When used in construction or engineering, the term "firewall" means what it seems to mean: a wall capable of withstanding fire. It evokes something impenetrable, like a sheet of steel or a brick wall. However, in computer networking the term "firewall" means something porous. Like the strainer a chef pours his soup stock through, a firewall stops all the bones (bad stuff), but lets all the broth (good stuff) through -- at least, in theory.
But how does a firewall know what's bad, and what's good? How can it tell whether a data packet contains an attack, or information you've been eagerly awaiting? It can't. The firewall just follows a set of rules, often referred to as policy, that you define. You're the one who categorizes types of network traffic as "good" or "bad."
Reading that, you might moan, "Argh! This box was supposed to solve my security problems! Now it's waiting for me to tell it what to do! What do I do?" Nowadays, next generation firewalls (NGFW) allow you to make policies using many attributes, including ports and services, users and groups, and even by defining granular access policies to specific network applications (using something referred to as application control). However, the primary mechanism firewalls used to rely on for allowing or denying network traffic is ports and services. So, a good first step in managing your firewall is to get a quick and dirty understanding of how ports work, and what a given port is used for. This knowledge provides you a starting point for figuring out what Internet traffic to permit through the firewall, and what to deny.
Since the whole Internet comes to your system over one big wire, how does your network distinguish streaming video from a Web page, and an email from a sound file? The answer is complex, but part of it is, the geek gods (read: inventors of Internet Protocol, or IP) came up with services and ports.
What are services? The five most commonly-used Internet services are:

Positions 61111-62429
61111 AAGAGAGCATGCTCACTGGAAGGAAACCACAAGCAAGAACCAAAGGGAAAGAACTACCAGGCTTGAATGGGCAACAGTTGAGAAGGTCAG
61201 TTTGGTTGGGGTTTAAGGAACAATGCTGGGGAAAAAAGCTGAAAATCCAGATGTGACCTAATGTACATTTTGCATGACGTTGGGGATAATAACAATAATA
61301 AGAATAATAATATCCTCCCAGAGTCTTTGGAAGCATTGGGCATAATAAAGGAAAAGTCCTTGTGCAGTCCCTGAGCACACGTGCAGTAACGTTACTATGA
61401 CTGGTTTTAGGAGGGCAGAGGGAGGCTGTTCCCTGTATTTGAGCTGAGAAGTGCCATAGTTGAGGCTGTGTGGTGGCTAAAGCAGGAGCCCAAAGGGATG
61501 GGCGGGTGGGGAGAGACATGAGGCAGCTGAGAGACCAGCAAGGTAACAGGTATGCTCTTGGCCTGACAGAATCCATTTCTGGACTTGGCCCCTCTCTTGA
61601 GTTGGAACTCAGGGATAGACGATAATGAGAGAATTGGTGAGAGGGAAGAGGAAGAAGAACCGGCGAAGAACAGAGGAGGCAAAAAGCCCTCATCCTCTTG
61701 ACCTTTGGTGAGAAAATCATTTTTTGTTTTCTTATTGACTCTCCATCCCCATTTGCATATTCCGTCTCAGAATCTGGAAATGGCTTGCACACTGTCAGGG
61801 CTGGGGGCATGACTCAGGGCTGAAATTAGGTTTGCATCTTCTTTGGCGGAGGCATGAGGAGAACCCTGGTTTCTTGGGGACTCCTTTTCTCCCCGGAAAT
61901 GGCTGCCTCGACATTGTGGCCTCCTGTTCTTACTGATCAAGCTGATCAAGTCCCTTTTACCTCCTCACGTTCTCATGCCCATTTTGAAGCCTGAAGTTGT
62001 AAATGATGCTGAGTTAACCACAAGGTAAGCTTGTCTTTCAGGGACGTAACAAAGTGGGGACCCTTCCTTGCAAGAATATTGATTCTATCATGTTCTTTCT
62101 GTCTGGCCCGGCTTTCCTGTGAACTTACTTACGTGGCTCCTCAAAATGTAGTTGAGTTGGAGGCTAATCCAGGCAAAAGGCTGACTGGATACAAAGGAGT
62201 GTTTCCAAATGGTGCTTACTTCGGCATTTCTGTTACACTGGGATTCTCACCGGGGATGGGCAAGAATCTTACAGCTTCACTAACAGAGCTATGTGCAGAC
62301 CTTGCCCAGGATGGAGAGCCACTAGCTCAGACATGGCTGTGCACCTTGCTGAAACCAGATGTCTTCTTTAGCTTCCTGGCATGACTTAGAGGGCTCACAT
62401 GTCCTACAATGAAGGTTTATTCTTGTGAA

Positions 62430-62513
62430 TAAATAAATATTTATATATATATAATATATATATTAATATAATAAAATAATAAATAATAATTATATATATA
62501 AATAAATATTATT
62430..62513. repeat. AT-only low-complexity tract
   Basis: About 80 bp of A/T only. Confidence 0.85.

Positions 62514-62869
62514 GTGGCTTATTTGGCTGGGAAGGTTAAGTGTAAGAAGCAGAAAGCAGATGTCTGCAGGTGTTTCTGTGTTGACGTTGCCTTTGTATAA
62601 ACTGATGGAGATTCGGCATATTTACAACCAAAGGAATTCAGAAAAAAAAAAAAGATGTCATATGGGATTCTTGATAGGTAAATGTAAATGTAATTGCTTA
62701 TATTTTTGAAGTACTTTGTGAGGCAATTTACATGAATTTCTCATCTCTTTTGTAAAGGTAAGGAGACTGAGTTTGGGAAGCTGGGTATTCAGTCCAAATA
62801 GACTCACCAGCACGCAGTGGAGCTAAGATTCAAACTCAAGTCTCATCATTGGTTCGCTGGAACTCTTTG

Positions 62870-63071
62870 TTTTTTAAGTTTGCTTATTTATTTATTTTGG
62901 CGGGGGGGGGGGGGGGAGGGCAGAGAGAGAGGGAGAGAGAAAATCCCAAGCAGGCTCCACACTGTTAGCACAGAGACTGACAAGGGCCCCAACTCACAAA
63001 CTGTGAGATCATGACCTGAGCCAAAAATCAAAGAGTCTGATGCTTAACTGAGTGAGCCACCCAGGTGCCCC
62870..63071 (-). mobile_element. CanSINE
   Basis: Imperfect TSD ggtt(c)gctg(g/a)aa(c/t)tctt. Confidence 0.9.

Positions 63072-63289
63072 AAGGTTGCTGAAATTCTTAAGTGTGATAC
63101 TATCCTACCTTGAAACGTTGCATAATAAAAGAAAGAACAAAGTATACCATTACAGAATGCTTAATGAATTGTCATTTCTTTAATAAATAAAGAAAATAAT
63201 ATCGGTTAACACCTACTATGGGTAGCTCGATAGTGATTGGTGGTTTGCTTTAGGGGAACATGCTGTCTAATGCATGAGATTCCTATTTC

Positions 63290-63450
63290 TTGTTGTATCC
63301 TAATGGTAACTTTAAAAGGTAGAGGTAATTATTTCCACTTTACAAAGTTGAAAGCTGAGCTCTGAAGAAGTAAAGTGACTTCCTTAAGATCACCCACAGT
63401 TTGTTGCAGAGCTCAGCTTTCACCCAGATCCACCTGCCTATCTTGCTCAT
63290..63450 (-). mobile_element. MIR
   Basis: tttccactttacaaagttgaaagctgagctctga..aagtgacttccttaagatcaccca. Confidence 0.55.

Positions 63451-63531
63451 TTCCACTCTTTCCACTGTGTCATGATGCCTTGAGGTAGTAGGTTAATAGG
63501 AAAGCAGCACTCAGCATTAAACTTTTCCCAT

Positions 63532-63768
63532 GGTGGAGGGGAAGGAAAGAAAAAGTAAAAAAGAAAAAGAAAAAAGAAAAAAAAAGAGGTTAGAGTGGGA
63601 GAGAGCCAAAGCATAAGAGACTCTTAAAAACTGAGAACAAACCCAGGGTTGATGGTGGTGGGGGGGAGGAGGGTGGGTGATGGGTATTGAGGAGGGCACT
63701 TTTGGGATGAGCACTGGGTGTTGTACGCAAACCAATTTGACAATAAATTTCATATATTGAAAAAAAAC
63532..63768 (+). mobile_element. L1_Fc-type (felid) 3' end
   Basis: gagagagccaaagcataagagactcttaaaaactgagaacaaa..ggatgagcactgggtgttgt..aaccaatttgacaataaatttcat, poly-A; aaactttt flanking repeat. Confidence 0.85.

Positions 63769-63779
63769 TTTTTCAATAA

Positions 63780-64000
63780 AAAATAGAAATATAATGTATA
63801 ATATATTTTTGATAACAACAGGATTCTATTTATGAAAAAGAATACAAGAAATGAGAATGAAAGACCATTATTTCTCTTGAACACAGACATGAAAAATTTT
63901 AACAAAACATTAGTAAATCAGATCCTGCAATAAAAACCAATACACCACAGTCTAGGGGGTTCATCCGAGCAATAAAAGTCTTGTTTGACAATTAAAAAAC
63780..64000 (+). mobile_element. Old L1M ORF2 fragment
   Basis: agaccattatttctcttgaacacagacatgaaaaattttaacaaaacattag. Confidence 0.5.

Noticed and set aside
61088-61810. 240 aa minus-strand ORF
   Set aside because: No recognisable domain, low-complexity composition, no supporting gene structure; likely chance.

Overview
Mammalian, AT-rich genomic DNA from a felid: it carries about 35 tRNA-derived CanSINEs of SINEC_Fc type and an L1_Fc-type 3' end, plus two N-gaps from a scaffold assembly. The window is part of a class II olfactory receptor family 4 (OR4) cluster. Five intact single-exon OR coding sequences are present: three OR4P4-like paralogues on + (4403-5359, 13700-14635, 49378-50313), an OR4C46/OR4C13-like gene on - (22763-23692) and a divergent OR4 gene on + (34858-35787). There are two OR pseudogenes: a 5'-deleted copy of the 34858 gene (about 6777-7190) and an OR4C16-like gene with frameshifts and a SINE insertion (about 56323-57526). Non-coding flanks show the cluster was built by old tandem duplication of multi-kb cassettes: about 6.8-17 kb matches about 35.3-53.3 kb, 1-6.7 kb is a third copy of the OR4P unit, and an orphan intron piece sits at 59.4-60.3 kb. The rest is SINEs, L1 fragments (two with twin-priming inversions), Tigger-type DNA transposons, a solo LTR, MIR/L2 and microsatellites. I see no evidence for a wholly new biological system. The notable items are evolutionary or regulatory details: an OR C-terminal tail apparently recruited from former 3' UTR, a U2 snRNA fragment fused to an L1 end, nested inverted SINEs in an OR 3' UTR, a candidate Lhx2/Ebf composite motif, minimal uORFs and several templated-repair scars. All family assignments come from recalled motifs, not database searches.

In order to help systems understand what to do with the data that flows into them, the geek gods conceived ports. The term "port" can refer to a physical hole in a device where you plug something in (such as, "serial port" or "ethernet port"). But when used in relation to IP services, "ports" are not physical. Ports are a highly structured game of "Let's Pretend" (the geek term is logical construct), that Internet users agree to if they want to play with one another. Ports do what they do simply because early Internet users reached consensus concerning them. If that seems abstract, remember that money works the same way. Why is a green-tinted picture of Benjamin Franklin worth a hundred US dollars? Because we all agree that it is. Why do ports work? Because we all want them to.
So, some geek god arbitrarily decreed in basso profundo tones, "When we send information to each other's systems and address it to port number 25, let us herewith agree to assume that information is SMTP data, and thus treat it as e-mail."
Another geek god responded in kind, saying, "So let it be written. And when we send information to each other's systems and address it to fictitious port number, um, 80, let us agree to treat that information as HTTP data, so that we may have Web pages." And the other geek gods chorused, "So let it be done."
Okay, it wasn't quite that simple. It actually involved lots of boring committees sorting things out over decades and recording them in dull RFCs, but what my version lacks in accuracy, it gains in brevity. My point is, a port is a made-up, or logical, endpoint for a connection, and ports allow the Internet to handle multiple applications over the same wires. Your system figures out how to treat data coming at it partially by looking at what port the data is destined for.